Springtime at Juilliard
Juilliard Dances Repertory: Waldstein Sonata, Gnawa, Secus
New York, Juilliard School
28 March 2012
Every spring the Juilliard Dance department presents a show of repertory dances, i.e. pre-existing works taught to the students by faculty members or guests from other companies. The Juilliard dancers, many of whom will go on to join contemporary dance companies all over the country and in Europe, are consistently strong, well-trained, touchingly keen. One of the most moving performances of Martha Graham’s Appalachian Spring I ever saw took place at a spring concert at Juilliard. This year (March 28-April 1), the three works on show were José Limón’s Waldstein Sonata, Nacho Duato’s Gnawa, and Ohad Naharin’s Secus (a section from the longer work Three).
The program opened with Limón’s Waldstein Sonata, a straightforward, characteristically uplifting work set to one of Beethoven’s great piano sonatas. The pianist, Yuxi Qin, played with extraordinary precision – it was too bad that she was stuck at the back of the stage, where the sonata’s singing lines could not really ring out into the theatre. Limón’s dance is well-constructed, straightforward, and pleasing to the eye, an earnest and life-affirming reading of the music, but no match for the music’s depth, and subtle play of timbres. The eight dancers leaped across the stage, with one arm outstretched as if reaching for the future, or squared off in quadrilles, and eventually came together in the characteristic Limón circle, a recurring symbol of community and unity in his work. The movements were clean, noble and serene, the arms beautifully sculptural. Limón’s technique has a beautiful, natural-looking quality, which translates clearly into a visual metaphor for reverence – for the body, for movement, for music. His dances age well because the technique looks universal. But Waldstein Sonata, which was completed by Daniel Lewis (a longtime member of Limón’s company) after the death of his mentor in 1972, is too generic to be one of his great works.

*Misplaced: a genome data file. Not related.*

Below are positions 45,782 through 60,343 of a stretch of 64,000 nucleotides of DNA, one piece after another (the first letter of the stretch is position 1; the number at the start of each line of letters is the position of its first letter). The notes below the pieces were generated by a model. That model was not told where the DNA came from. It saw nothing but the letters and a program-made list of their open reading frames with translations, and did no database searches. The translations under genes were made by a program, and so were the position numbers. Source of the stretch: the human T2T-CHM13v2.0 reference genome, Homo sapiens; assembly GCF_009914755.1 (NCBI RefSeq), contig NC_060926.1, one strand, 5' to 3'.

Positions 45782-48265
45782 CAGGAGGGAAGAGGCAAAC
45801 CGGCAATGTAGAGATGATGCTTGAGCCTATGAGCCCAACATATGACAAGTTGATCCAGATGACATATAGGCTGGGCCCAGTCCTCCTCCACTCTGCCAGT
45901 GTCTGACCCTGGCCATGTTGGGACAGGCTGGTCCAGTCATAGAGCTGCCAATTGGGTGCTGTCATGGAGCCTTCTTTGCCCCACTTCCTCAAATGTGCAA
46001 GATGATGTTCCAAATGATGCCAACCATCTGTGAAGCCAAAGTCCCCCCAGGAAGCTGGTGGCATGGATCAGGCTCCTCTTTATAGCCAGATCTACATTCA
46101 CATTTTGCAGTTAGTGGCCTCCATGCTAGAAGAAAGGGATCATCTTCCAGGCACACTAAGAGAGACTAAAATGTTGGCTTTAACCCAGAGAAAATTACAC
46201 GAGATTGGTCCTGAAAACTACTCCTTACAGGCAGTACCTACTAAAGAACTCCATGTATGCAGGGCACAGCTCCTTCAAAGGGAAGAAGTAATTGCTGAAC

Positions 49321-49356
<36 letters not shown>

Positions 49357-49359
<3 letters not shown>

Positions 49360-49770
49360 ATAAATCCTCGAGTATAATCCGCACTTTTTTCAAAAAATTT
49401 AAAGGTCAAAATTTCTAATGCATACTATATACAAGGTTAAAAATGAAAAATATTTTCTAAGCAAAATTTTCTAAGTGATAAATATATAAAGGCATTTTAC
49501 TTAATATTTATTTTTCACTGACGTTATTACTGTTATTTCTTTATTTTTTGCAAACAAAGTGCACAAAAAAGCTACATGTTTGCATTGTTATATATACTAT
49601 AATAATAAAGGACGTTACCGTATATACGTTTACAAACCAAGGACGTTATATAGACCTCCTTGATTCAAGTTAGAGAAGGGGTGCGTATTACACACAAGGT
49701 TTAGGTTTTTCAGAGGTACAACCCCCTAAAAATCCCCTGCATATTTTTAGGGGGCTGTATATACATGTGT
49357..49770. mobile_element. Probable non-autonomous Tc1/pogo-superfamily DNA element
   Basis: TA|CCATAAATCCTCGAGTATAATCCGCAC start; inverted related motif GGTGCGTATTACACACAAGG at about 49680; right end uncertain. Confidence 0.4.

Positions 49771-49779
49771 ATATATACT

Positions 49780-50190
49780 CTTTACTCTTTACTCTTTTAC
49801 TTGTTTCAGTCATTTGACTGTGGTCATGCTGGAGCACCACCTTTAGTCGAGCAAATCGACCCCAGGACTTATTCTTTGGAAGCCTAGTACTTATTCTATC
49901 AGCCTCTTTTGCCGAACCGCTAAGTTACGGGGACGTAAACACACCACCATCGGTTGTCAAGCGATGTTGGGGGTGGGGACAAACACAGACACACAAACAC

Gnawa, on the other hand, is one of Duato’s best, though Duato does not have Limón’s depth. Duato is a master of atmosphere, a stylist with an eye for off-kilter, emotionally-tinged, virtuosic movement. His musical choices are sophisticated and theatrical. He sometimes tries too hard to be profound, in the vein of his mentor, Jiří Kylián, but the results tend to be rather overwrought, overly baroque. (His solo Kaburias, danced by David Hallberg at the most recent Kings of the Dance, was a perfect example of this tendency. It contained much skirt-swishing, head-thrashing, and back-arching, but revealed little about the dancer, the music, or anything else.) Gnawa, however, combines all of Duato’s strengths in a pleasing way. The music is a collage of gorgeous, contemporary, Sufi-influenced Moroccan songs with mesmerizing rhythms. There is sexy, acrobatic partnering for a principal couple, and choreography for the ensemble is striking, stylish, and playful in a way that perfectly matches the spirit of the music. And then there are the usual atmospherics: in one section, the dancers carry pretty lamps and dance to the light of their flickering flames, an exotic picture out of La Bayadère.